30 By 30 Report
To celebrate Engineering and Geoscience Month in March 2018, APEGS’s 30 by 30 Task Force partnered with the University of Saskatchewan and the University of Regina for two celebratory events. Both were a hit with students, as APEGS connected with its members of the future to provide some insight into what professional life after graduation has in store.
March 19, 2018 – University Club at the University of Saskatchewan
The Ron and Jane Graham School of Professional Development, the College of Engineering and APEGS’s Student Development Committee recently teamed up to pilot a women’s mentorship luncheon. The focus of this event was providing an opportunity for university students in engineering and geoscience to speak in small groups with professionals in their fields, specifically on the topic of what it is to be a woman in our industry. By providing these networking opportunities, we hope to increase dialogue about, and awareness of, the barriers that exist for both current and future women in our professions, and build on the discussion of how we can all support each other to overcome them.
The event, held on March 19, was attended by 12 professionals and 20 students. APEGS would like to thank all of the volunteers and attendees who donated their lunchtimes to help make this a successful event. We would also like to thank all of those who helped behind the scenes in the initiation and planning of this event. We look forward to building on the success of this luncheon and hope to expand to future events in both Regina and Saskatoon.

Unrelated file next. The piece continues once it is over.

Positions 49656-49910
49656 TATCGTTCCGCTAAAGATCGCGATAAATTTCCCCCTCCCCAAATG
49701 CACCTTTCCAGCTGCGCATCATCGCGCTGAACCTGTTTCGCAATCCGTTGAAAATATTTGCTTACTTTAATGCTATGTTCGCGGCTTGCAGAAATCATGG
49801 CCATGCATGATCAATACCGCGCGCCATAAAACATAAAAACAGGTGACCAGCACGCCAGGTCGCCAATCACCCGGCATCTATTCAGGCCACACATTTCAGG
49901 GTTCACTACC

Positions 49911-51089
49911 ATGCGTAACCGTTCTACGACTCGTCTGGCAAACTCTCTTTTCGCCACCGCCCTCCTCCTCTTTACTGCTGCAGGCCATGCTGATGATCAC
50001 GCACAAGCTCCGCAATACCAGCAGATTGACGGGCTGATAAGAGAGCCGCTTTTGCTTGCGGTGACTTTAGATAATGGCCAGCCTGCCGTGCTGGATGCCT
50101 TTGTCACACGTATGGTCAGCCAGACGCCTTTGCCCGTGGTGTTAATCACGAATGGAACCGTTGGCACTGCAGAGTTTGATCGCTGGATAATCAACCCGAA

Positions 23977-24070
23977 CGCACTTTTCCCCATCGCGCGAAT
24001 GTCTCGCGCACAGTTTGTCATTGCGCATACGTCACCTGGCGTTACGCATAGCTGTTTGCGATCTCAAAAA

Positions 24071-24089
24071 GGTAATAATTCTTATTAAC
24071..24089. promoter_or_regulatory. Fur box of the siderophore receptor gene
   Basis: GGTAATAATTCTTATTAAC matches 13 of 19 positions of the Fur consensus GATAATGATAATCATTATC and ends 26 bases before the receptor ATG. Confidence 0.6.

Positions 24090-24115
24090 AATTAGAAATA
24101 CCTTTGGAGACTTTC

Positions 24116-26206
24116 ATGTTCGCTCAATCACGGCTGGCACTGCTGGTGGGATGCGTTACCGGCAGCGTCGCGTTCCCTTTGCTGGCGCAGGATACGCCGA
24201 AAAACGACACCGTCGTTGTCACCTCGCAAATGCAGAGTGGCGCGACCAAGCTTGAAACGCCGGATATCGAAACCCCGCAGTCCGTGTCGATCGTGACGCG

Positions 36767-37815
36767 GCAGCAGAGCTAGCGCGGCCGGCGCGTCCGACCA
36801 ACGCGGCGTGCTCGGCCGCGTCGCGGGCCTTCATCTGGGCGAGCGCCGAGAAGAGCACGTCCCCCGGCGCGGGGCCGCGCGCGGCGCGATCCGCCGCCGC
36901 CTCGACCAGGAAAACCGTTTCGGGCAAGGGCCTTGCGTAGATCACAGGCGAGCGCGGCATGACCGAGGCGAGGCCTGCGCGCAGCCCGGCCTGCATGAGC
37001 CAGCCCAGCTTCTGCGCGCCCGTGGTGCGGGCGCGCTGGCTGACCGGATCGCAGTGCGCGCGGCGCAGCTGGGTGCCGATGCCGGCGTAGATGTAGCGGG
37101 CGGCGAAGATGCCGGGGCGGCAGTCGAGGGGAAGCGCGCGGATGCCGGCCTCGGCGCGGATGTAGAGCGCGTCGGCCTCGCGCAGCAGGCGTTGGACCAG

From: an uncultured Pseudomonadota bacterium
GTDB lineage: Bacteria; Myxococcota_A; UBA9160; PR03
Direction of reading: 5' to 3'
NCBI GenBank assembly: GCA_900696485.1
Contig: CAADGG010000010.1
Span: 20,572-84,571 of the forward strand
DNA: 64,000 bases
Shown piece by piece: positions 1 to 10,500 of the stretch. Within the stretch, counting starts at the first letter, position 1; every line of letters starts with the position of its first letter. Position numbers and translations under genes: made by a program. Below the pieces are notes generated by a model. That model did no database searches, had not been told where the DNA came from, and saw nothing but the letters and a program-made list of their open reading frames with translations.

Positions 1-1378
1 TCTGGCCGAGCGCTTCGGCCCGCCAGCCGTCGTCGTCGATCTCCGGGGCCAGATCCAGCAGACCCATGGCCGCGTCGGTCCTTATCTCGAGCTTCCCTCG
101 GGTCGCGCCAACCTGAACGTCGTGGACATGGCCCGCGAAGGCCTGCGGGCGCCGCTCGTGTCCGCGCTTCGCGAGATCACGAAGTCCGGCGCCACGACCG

- Greg Godwin, P.Eng.
March 27, 2018 – Innovation Place at the University of Regina
Moderated by third-year industrial systems engineering student Kaylee Hayko, a panel of women engineers, ranging from recently graduated (Nicole Gienow-Barber, Engineer-In-Training), to early to mid-career (Gina Escanlar, P.Eng.), to mid- to near-end career (Tina Maki, P.Eng.) to end of career (Patti Kindred, P.Eng.), all of whom were graduates from the University of Regina, provided their insight and experience related to being a woman engineer in a male-dominated profession. The well-attended event was hosted at the University of Regina on Thursday evening, March 27. The panel unanimously agreed that the value of mentoring and role models was one of the key aspects of “What Every Woman Needs to Know to Succeed in Engineering.”
The work environment often creates an atmosphere where self-doubt can occur, and the panelists encouraged women to speak up and to simply ask questions. Being interested in learning and asking questions was the key component to being able to succeed in the workplace. Everyone has biases, and overcoming these requires one to ask challenging questions. Having grit and persevering were key attributes that the panelists viewed as providing them with the ability to continue in the engineering and geoscience professions. Often informal conversation is what helps to establish the networks needed for success. These networks are not only with women but also with male colleagues.
As engineers continue to develop new materials and technologies leading to 3D printing, along with integrating software and artificial intelligence, the results will change testing, prototyping, production and manufacturing. Questions of sustainability and social consciousness must be vigorously integrated into engineering. Women are particularly well-equipped to meet such challenges of conscience. After all, physiologically women have been equipped with the ultimate 3D printers, being able to create new life. Women can achieve success with their ability to balance life as an engineer, mom, wife and community-engaged individual.
- Dr. Denise Stilling, P.Eng.